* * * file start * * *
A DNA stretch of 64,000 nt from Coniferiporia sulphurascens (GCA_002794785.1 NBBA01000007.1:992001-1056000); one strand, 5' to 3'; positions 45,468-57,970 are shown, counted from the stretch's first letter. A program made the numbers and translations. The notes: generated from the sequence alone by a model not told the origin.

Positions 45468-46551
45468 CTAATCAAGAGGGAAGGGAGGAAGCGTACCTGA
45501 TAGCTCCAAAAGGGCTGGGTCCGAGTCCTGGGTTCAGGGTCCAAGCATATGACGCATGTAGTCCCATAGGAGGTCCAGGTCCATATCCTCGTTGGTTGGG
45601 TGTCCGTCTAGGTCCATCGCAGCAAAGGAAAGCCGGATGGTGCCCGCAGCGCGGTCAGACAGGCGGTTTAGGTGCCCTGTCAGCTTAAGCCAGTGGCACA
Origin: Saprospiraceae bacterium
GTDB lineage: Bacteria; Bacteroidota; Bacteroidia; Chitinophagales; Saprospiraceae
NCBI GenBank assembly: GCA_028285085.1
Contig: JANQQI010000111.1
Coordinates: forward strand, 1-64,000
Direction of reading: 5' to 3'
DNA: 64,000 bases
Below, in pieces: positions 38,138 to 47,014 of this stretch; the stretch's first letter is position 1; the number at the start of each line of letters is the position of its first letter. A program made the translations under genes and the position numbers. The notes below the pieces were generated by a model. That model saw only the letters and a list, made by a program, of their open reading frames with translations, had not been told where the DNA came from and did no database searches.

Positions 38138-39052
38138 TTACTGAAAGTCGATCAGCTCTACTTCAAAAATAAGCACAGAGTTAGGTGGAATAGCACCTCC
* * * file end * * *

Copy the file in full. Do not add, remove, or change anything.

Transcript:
A DNA stretch of 64,000 nt from Coniferiporia sulphurascens (GCA_002794785.1 NBBA01000007.1:992001-1056000); one strand, 5' to 3'; positions 45,468-57,970 are shown, counted from the stretch's first letter. A program made the numbers and translations. The notes: generated from the sequence alone by a model not told the origin.

Positions 45468-46551
45468 CTAATCAAGAGGGAAGGGAGGAAGCGTACCTGA
45501 TAGCTCCAAAAGGGCTGGGTCCGAGTCCTGGGTTCAGGGTCCAAGCATATGACGCATGTAGTCCCATAGGAGGTCCAGGTCCATATCCTCGTTGGTTGGG
45601 TGTCCGTCTAGGTCCATCGCAGCAAAGGAAAGCCGGATGGTGCCCGCAGCGCGGTCAGACAGGCGGTTTAGGTGCCCTGTCAGCTTAAGCCAGTGGCACA
Origin: Saprospiraceae bacterium
GTDB lineage: Bacteria; Bacteroidota; Bacteroidia; Chitinophagales; Saprospiraceae
NCBI GenBank assembly: GCA_028285085.1
Contig: JANQQI010000111.1
Coordinates: forward strand, 1-64,000
Direction of reading: 5' to 3'
DNA: 64,000 bases
Below, in pieces: positions 38,138 to 47,014 of this stretch; the stretch's first letter is position 1; the number at the start of each line of letters is the position of its first letter. A program made the translations under genes and the position numbers. The notes below the pieces were generated by a model. That model saw only the letters and a list, made by a program, of their open reading frames with translations, had not been told where the DNA came from and did no database searches.

Positions 38138-39052
38138 TTACTGAAAGTCGATCAGCTCTACTTCAAAAATAAGCACAGAGTTAGGTGGAATAGCACCTCC